KR19990068036A - An integrated cmos active pixel digital camera - Google Patents

An integrated cmos active pixel digital camera Download PDF

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Publication number
KR19990068036A
KR19990068036A KR1019990001738A KR19990001738A KR19990068036A KR 19990068036 A KR19990068036 A KR 19990068036A KR 1019990001738 A KR1019990001738 A KR 1019990001738A KR 19990001738 A KR19990001738 A KR 19990001738A KR 19990068036 A KR19990068036 A KR 19990068036A
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South Korea
Prior art keywords
circuit
method
timing
substrate
pixel
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KR1019990001738A
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Korean (ko)
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KR100592614B1 (en
Inventor
리폴피
번스타인로우렌스제이
구이다쉬로버트마이클
리테-흐앙
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로버트 디. 크루그
이스트맨 코닥 캄파니
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Priority to US09/010,698 priority patent/US6721008B2/en
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Application filed by 로버트 디. 크루그, 이스트맨 코닥 캄파니 filed Critical 로버트 디. 크루그
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    • HELECTRICITY
    • H04ELECTRIC COMMUNICATION TECHNIQUE
    • H04NPICTORIAL COMMUNICATION, e.g. TELEVISION
    • H04N5/00Details of television systems
    • H04N5/30Transforming light or analogous information into electric information
    • H04N5/335Transforming light or analogous information into electric information using solid-state image sensors [SSIS]
    • H04N5/369SSIS architecture; Circuitry associated therewith
    • H04N5/374Addressed sensors, e.g. MOS or CMOS sensors

Abstract

The present invention relates to an image sensor in which a plurality of CMOS circuits comprise a silicon substrate formed on itself. The image sensor includes a row addressing circuit having a pixel array having a plurality of rows and a plurality of columns, a row bus operatively connected to each pixel array and a timing control circuit and providing an address line to each row in the pixel array, Addressing circuitry, pixel timing circuitry, timing control logic block, signal processing circuitry, operable in timing control logic, pixel timing circuitry, row addressing circuitry, and column addressing circuitry, coupled to external computing means for providing address and control signals to the sensor device And an interface circuit connected thereto.

Description

INTEGRATED CMOS ACTIVE PIXEL DIGITAL CAMERA [0002]

The present invention relates to a CMOS-based image sensor, and more particularly to a CMOS-based active pixel sensor (APS) based camera-on-chip design.

There are many prior art techniques for solid state imaging devices. The most common is a CCD (charge coupled device) based sensor. In the prior art, CCD sensors are insufficient in terms of very large scale integration (VLSI) adopted in modern CMOS devices, and in the manufacture of cameras employing such CCD sensors, timing, control, and clock driving circuits The size of the camera is increased and the production cost is increased.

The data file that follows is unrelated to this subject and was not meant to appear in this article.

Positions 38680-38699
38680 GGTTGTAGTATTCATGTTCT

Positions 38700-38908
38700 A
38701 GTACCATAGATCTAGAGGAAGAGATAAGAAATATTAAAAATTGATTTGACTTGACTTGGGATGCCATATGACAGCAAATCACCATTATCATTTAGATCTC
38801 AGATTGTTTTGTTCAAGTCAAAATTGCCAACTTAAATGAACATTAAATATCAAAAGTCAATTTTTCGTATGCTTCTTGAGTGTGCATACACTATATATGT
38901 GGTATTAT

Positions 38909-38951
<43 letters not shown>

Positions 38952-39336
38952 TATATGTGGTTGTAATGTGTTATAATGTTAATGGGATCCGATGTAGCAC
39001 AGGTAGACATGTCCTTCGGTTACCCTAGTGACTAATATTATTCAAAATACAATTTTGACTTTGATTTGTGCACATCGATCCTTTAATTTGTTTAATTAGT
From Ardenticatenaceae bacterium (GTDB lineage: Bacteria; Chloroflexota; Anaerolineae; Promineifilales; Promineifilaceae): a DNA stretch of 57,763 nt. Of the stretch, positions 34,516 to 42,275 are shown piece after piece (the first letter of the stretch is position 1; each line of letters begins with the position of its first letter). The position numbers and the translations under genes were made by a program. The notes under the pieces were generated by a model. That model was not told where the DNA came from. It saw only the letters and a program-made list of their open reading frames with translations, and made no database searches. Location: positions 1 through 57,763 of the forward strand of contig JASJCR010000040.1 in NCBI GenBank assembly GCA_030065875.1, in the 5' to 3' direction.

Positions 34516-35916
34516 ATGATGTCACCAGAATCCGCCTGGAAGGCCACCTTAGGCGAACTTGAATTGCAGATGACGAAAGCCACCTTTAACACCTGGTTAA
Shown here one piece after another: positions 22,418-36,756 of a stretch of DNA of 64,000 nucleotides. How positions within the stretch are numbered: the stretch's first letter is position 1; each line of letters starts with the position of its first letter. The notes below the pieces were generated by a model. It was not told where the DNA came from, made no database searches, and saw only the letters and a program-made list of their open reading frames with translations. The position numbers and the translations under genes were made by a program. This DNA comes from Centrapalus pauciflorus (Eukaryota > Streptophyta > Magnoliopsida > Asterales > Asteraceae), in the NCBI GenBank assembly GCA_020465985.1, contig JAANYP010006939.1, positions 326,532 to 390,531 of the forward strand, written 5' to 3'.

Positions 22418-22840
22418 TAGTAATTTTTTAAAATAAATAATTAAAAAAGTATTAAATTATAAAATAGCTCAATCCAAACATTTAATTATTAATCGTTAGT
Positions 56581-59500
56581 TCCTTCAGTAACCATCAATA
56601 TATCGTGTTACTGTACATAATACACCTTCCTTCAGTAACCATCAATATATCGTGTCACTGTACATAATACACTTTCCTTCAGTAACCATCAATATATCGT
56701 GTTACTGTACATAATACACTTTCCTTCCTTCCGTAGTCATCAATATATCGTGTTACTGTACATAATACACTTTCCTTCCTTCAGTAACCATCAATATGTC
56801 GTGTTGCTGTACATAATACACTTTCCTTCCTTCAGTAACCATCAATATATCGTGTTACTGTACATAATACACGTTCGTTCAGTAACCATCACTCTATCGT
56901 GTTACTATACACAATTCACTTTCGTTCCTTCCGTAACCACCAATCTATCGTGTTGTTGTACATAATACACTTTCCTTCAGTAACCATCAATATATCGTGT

Also, in the prior art, there are many image sensing devices employing CMOS technology to create solid state imaging devices. Among these conventional devices are those which suggest that an analog / digital converter is integrated on the same chip as an image sensor. CMOS image sensors of this type are described by Janssen et al. In Analog Integrated Circuits and Signal Processing 4, pp. 37-49 (1993), entitled " An Addressable 256 x 256 Photodiode Sensor Array With An 8-Bit Digital Output ". Other conventional devices are described by Nixon et al. In 1996 IEEE International Solid-State Circuits Conference Digest of Papers, p. Has been integrated on chip timing generation as described in a paper entitled " 256x256 CMOS Active Pixel Sensor Camera-on-a-Chip " However, these conventional CMOS devices are lacking in large scale integration.

Also, the prior art does not deal with an integrated design that allows an external digital interface to control the image sensing device.

It is clear from the foregoing discussion that there is a need in the art for a CMOS-based imaging device that provides enough large scale integration to provide timing, control, and clock circuitry, a digital interface, capable of controlling a solid state imaging device.

The present invention provides a digital camera-on-chip structure constructed using an active pixel sensor (APS) employing a complementary metal oxide semiconductor (CMOS) technique, and addresses the drawbacks of the prior art described above. The components of the structural design include the functional blocks and respective interconnections necessary to operate the APS, and in the preferred embodiment adopt a pinned photo diode (PPD) as the photo-sensing element. The adoption of CMOS technology allows the integration of timing, control, analog / digital conversion, and digital interfaces to be integrated on a single chip with a photodetector array.

The large-scale densities proposed by the present invention allow features such as electronic zooming and windowing capability. The provided properties can be controlled by logic within the digital interface. The free motion mode (default motion mode) provides a full resolution image independent of the window ing / zoom logic without the control signals from the digital interface. The luminosity measurement mode allows selection of groups of pixels to determine appropriate parameters such as exposure control. This exposure is affected by the proper timing of the electronic shutter. Various dormant modes can save power to varying degrees.

This CMOS APS architecture includes signal processing circuitry associated with x-y addressable pixel array timing generation, external interface control logic, and programmable analog / digital conversion (ADC), which are the following linked blocks.

These and other features are provided by a CMOS-based image sensor having an image sensor device comprising:

A plurality of CMOS circuits formed on the silicon substrate,

A pixel array having a plurality of rows and a plurality of rows formed in the substrate,

A timing control logic block formed in the substrate,

A row addressing circuit formed in the substrate and operatively connected to each pixel array and the timing control circuit, the row addressing circuit having a row bus for providing an address line for each row in the pixel array;

A column addressing circuit formed in the substrate,